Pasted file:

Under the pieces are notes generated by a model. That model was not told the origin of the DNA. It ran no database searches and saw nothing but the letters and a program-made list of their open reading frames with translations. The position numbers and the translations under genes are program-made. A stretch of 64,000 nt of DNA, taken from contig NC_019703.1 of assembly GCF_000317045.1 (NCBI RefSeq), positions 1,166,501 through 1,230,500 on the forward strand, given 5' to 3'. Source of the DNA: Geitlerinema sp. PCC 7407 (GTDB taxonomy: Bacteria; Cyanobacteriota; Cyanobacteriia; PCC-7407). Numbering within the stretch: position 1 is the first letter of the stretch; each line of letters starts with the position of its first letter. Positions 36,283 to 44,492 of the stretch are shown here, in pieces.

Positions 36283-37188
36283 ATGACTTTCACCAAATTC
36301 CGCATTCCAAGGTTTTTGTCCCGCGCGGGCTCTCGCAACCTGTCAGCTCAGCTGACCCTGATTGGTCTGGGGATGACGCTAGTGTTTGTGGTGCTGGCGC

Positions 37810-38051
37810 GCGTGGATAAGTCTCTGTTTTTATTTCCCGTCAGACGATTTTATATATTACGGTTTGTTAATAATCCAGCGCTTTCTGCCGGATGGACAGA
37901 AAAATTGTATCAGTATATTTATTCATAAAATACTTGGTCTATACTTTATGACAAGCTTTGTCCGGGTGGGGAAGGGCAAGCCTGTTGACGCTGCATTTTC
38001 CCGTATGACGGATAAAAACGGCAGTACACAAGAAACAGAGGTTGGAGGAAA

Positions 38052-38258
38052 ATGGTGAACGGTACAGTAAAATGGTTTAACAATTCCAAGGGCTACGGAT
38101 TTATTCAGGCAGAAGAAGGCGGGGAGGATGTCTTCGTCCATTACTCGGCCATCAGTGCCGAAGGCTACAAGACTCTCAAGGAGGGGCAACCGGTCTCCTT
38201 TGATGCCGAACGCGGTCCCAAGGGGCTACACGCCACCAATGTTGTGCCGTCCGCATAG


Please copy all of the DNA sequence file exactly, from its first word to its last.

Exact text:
Under the pieces are notes generated by a model. That model was not told the origin of the DNA. It ran no database searches and saw nothing but the letters and a program-made list of their open reading frames with translations. The position numbers and the translations under genes are program-made. A stretch of 64,000 nt of DNA, taken from contig NC_019703.1 of assembly GCF_000317045.1 (NCBI RefSeq), positions 1,166,501 through 1,230,500 on the forward strand, given 5' to 3'. Source of the DNA: Geitlerinema sp. PCC 7407 (GTDB taxonomy: Bacteria; Cyanobacteriota; Cyanobacteriia; PCC-7407). Numbering within the stretch: position 1 is the first letter of the stretch; each line of letters starts with the position of its first letter. Positions 36,283 to 44,492 of the stretch are shown here, in pieces.

Positions 36283-37188
36283 ATGACTTTCACCAAATTC
36301 CGCATTCCAAGGTTTTTGTCCCGCGCGGGCTCTCGCAACCTGTCAGCTCAGCTGACCCTGATTGGTCTGGGGATGACGCTAGTGTTTGTGGTGCTGGCGC

Positions 37810-38051
37810 GCGTGGATAAGTCTCTGTTTTTATTTCCCGTCAGACGATTTTATATATTACGGTTTGTTAATAATCCAGCGCTTTCTGCCGGATGGACAGA
37901 AAAATTGTATCAGTATATTTATTCATAAAATACTTGGTCTATACTTTATGACAAGCTTTGTCCGGGTGGGGAAGGGCAAGCCTGTTGACGCTGCATTTTC
38001 CCGTATGACGGATAAAAACGGCAGTACACAAGAAACAGAGGTTGGAGGAAA

Positions 38052-38258
38052 ATGGTGAACGGTACAGTAAAATGGTTTAACAATTCCAAGGGCTACGGAT
38101 TTATTCAGGCAGAAGAAGGCGGGGAGGATGTCTTCGTCCATTACTCGGCCATCAGTGCCGAAGGCTACAAGACTCTCAAGGAGGGGCAACCGGTCTCCTT
38201 TGATGCCGAACGCGGTCCCAAGGGGCTACACGCCACCAATGTTGTGCCGTCCGCATAG